New York I Horsehead Elementary

Learners in my class were shocked when they found out that they were meeting and collaborating with not one, but two, classes of fourth graders from New Mexico! It was a unique experience for them to virtually share their prototypes and consider the designs of others. While I anticipated a lot of conversation, collaboration, and iterative design as they created their prototypes, I found that they had an intense curiosity for outer space and NASA. Driven to learn more, they extended their exploration during passion time.

Each day, students asked, “When do we get to meet with our friends in New Mexico again?” In addition to the intentional learning, students acquired an understanding of similarities and differences between New York and New Mexico as they listened to their peers share their favorite foods and inquired about the weather. Engaging in virtual collaboration created a more profound learning experience as all students gained more than if we had facilitated in isolation.

New Mexico I Mountain View Elementary

The best parts of any collaboration are the many unexpected moments of learning that occur through working with individuals with different perspectives. One of my favorite moments was the realization of time zones. “Wait, you mean they’re going to lunch right now and we just started?! Is there more than one time zone?”  Upon further examination, “It’s tomorrow in New Zealand?!  It’s like time traveling!”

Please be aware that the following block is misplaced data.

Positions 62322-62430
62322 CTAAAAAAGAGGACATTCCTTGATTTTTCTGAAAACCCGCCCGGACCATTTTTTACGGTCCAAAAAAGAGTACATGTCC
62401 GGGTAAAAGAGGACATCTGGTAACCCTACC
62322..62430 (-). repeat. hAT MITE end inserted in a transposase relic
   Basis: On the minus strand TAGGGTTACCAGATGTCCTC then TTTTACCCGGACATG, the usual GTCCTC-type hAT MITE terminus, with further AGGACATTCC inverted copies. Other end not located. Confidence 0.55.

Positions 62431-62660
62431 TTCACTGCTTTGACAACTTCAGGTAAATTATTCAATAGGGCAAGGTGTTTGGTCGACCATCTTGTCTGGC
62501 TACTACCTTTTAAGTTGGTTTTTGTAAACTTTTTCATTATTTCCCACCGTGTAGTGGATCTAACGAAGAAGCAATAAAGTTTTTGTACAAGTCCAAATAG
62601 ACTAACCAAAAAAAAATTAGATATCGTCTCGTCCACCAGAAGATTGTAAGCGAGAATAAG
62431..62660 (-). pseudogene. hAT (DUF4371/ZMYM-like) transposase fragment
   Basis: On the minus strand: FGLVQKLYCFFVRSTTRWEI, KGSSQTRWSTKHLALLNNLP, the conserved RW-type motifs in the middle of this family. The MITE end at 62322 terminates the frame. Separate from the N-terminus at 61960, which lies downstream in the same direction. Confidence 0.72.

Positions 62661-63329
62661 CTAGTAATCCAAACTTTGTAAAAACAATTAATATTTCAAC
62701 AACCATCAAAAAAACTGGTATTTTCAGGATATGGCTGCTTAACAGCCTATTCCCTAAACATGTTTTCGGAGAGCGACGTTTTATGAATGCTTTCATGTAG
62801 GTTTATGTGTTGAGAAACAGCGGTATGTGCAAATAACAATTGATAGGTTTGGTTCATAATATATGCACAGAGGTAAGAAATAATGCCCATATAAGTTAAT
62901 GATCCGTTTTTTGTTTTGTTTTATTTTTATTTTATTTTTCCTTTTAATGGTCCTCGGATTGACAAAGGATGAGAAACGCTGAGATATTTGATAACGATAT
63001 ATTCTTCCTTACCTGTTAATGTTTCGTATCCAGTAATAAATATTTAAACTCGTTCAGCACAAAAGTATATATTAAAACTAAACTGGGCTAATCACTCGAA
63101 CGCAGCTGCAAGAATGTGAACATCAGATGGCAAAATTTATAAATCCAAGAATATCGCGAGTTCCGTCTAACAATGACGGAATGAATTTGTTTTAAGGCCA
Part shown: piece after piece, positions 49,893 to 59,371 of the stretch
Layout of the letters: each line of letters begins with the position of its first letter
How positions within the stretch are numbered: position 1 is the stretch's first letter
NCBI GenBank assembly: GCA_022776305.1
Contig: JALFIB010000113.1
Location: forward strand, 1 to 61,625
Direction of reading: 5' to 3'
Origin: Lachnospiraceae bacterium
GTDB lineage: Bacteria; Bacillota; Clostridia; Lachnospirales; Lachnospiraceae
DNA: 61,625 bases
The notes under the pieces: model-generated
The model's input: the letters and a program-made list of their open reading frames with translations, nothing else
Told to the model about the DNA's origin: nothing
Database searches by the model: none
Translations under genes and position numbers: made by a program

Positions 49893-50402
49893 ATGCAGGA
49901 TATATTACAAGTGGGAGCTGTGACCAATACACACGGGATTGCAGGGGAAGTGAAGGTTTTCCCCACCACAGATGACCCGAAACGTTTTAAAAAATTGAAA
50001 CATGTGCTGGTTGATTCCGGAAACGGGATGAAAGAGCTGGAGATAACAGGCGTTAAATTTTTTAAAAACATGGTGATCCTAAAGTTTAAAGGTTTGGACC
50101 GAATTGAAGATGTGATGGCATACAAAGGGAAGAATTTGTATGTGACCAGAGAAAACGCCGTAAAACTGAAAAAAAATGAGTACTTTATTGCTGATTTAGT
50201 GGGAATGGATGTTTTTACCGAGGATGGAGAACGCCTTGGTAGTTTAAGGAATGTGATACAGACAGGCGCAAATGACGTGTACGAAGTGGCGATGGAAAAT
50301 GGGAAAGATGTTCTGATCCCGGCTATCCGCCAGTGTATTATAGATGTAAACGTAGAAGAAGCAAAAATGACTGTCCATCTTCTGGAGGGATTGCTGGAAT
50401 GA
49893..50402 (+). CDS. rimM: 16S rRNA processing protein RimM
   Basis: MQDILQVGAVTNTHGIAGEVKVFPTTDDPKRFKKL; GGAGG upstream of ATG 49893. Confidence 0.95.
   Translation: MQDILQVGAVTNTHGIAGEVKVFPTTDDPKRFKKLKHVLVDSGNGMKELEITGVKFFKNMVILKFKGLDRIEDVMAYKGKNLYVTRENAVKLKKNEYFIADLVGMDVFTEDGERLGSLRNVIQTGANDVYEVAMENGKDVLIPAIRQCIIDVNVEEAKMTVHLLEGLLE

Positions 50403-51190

Then came the wonderful question, “Are we talking to Ms. Bostwick and Mr. Lamb today?“ “It’s snowing in New York. I wonder if Ms. Bostwick’s class went to school today.”   

New Mexico I North Star Elementary

My students’ reactions were very surprising to me. Rather that embroiling themselves in fierce competition, they were more concerned about how their new peers would react to failure. “What do we do if someone’s egg breaks? Can we send digital sympathy cards?  We’re sorry for your loss?”  Thank goodness.  every egg survived.  

I had one student inquire, “Do you think New York’s balloons will react differently than ours since we’re higher up?” I answered in my wisest teacher voice: “This looks like an opportunity for further research...independently, so you can share with the rest of the class.”  Meanwhile, I admit, I had no idea and was curious to see what he found.